Virtual Environments for Safety


Eric Hansen

While this might sound more like a programming article, it is also very useful to sysadmins and security lovers as well. Virtual environments for programming languages can be thought of a lot like a virtual machine, just it doesn’t use all the resources a VM does. To better explain this, we’ll look at some from various languages.

The biggest player with this language has been virtualenv until Python 3 came with virtual environment support built in.

virtualenv works by creating a new directory for each environment in a specified folder, along with some hook files that you can use to run other programs and such. It symlinks a localized version of Python to /usr/bin/python and in the environment folder it stores all the packages you install via pip.

The biggest gain this provides for everyone is that it separates different versions of libraries. So if your main Python environment has version a.b.c of some_package, and you need to use version x.y.z of some_package, you can easily install it via pip (pip install some_package==x.y.z) and not have to worry about conflicting with your system’s packages.

I’ve been using PHP since either PHP3 or PHP4 was out (~2000). One thing it has always been missing (until recently) is a virtual environment set up. Thankfully the need has finally been answered via virtPHP.

While I haven’t tried it (I don’t use PHP for CLI purposes much anymore, and rarely used PEAR), it does look very promising, and is intended to be to PHP what virtualenv is to Python.

Its still in the early stages, but PHP is another one of those languages where too many packages can become a burden, especially when backwards compatibility isn’t taken into account by their developers.

The GitHub page provides more on how to actually use it, at least on my laptop. But by the looks of the examples and guide, its as much of a drop-in replacement as you can get when crossing from Python to PHP, which will also help the people switching from PHP to Python.

All personal opinions aside (I do not like Ruby), it seems like Ruby Version Manager (RVM), Ruby’s virtual environment system, seems to be the granddaddy of the set up.

As such, I have little to actually say, but it is simple enough to install and the commands are simpler to follow than virtualenv. For example, you can get a list of known Ruby versions via RVM by typing “rvm list known”.

This is one where I’ve seen a lot of people basically demand you use a virtual environment. Ruby is one of those languages where it can either play very nicely, or very mean, depending on how organized you are.

Truthfully, Python and JavaScript are the two reasons I originally wanted to write this.

For a very, very long time I used to hate JavaScript. While even now I’m not the biggest fan of it, I’ve learned to appreciate it more since things such as jQuery, Node.js and CoffeeScript have come around. They don’t really add anything to JavaScript, they just make it more usable for someone who doesn’t like coding C++ in a scripting language.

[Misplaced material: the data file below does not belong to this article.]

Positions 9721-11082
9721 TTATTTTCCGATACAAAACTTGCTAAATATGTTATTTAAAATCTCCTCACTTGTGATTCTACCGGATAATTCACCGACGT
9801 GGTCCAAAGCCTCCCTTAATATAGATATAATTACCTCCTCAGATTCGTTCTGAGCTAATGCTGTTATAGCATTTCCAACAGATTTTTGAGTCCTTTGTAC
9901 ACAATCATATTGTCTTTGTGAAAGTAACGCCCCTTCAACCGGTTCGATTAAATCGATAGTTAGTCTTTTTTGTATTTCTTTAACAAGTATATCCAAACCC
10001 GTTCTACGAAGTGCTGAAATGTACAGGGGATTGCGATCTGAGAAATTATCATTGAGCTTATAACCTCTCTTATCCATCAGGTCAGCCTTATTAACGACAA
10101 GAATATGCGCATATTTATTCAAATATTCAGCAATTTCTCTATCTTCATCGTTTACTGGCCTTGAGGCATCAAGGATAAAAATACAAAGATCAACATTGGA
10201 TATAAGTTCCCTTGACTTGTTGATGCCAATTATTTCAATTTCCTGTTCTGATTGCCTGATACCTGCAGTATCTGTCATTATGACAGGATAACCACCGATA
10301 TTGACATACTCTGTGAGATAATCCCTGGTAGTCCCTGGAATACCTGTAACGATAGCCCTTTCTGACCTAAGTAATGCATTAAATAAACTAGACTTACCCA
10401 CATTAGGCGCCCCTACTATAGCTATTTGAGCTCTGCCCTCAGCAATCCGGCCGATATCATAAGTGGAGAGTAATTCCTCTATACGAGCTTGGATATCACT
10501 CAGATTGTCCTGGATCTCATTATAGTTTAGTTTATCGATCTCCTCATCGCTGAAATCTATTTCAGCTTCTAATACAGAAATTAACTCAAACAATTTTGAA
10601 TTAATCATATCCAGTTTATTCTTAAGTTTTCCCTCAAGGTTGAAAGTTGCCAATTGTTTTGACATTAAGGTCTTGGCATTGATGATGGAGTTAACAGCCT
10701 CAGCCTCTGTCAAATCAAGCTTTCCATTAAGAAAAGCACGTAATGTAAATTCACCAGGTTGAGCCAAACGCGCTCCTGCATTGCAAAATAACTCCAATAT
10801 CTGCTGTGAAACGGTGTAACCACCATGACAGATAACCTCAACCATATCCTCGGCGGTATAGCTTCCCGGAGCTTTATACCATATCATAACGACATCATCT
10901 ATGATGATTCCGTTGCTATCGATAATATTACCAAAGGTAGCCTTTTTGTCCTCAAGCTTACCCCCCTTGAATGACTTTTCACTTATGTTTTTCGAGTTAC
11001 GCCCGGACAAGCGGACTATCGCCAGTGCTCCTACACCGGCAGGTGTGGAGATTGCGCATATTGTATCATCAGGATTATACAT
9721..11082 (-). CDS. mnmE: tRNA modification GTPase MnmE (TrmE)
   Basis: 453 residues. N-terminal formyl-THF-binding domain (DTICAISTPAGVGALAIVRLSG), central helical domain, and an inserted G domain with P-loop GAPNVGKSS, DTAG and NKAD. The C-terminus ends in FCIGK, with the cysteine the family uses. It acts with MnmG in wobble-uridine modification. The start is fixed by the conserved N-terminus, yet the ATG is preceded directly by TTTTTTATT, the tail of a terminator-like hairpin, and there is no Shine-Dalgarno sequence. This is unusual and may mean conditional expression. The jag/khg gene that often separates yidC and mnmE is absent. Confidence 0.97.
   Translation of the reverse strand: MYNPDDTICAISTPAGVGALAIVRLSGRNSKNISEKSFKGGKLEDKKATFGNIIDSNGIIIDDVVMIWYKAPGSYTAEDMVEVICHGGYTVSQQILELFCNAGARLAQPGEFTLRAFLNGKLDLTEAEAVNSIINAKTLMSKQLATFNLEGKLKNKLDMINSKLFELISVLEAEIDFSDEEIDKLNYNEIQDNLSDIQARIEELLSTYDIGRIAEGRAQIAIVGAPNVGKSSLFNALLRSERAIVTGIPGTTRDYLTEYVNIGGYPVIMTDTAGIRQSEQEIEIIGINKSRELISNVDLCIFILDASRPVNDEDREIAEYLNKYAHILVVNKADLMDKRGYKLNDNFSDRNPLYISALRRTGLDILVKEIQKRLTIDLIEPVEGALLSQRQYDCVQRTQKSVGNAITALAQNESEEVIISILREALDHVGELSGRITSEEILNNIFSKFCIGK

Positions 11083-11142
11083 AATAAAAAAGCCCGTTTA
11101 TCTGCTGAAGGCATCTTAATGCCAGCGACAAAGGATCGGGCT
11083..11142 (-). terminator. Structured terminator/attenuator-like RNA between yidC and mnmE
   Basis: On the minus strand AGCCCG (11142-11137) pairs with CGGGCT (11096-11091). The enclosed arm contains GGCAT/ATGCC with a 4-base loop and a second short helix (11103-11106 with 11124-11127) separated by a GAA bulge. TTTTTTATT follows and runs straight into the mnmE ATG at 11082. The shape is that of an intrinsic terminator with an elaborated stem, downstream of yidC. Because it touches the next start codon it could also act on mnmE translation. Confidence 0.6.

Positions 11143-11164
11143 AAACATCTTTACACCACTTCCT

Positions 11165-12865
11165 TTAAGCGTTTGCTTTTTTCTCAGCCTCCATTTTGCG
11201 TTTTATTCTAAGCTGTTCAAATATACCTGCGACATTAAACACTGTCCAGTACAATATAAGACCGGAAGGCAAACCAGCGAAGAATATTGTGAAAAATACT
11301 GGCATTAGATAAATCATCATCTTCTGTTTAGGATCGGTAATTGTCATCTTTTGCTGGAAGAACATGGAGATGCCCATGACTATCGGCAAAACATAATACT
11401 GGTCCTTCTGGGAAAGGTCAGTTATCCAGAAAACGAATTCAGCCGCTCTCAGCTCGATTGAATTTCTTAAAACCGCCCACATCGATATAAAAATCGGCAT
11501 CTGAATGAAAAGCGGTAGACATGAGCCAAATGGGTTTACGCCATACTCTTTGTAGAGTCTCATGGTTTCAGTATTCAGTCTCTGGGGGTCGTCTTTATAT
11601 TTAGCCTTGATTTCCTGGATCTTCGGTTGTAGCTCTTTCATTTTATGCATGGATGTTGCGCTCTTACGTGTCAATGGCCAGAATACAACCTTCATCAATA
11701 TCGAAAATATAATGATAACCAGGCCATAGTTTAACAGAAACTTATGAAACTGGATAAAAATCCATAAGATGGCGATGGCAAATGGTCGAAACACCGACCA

Which, this also brings me to my next point, there are so many different “helpers” to JavaScript, so I’m not going to attempt to cover them all, just Node.js. Again, I’m not a professional at the language, so I can’t dive into the inner workings, but NPM (Node.js Package Manager) is probably one of the most helpful tools I’ve ran into with JavaScript.

While NPM itself is not a virtual environment, CoffeeScript (which depends on Node.js and NPM) makes it doable. When you create a new project in CoffeeScript (which is really nothing more than running “coffee” on some .cs file), it will create a node_modules folder, which stores all the packages installed via NPM in it.

There are a lot of languages that are out there, some with and some without support virtual environments. For example, I’m not aware of any C/C++ virtual environment solution short of creating a VM or buying a new Raspberry Pi for each project. I’ve also only touched on the languages I normally use, and left out any possibly vague option for Assembly, Perl, etc…

Using virtual environments do add an additional layer of security, especially when you have to use beta code due to a missing feature in a stable release. There’s also a major separation between environments and system, but don’t think that its completely untouchable. Just like LXC and OpenVZ, anything on the host can touch the host if permissions are set right. If you’re looking for something completely segregated from the host, look into using a virtual machine or some sort.




I have been meaning to look into virtualENV for python 2. I use python accelerate for parallel applications and when it is installed the system Python always gets screwed up which messes up applications.

Eric Hansen

I have been meaning to look into virtualENV for python 2. I use python accelerate for parallel applications and when it is installed the system Python always gets screwed up which messes up applications.
I didn't know about that, but now I don't know if I want to try it, lol.
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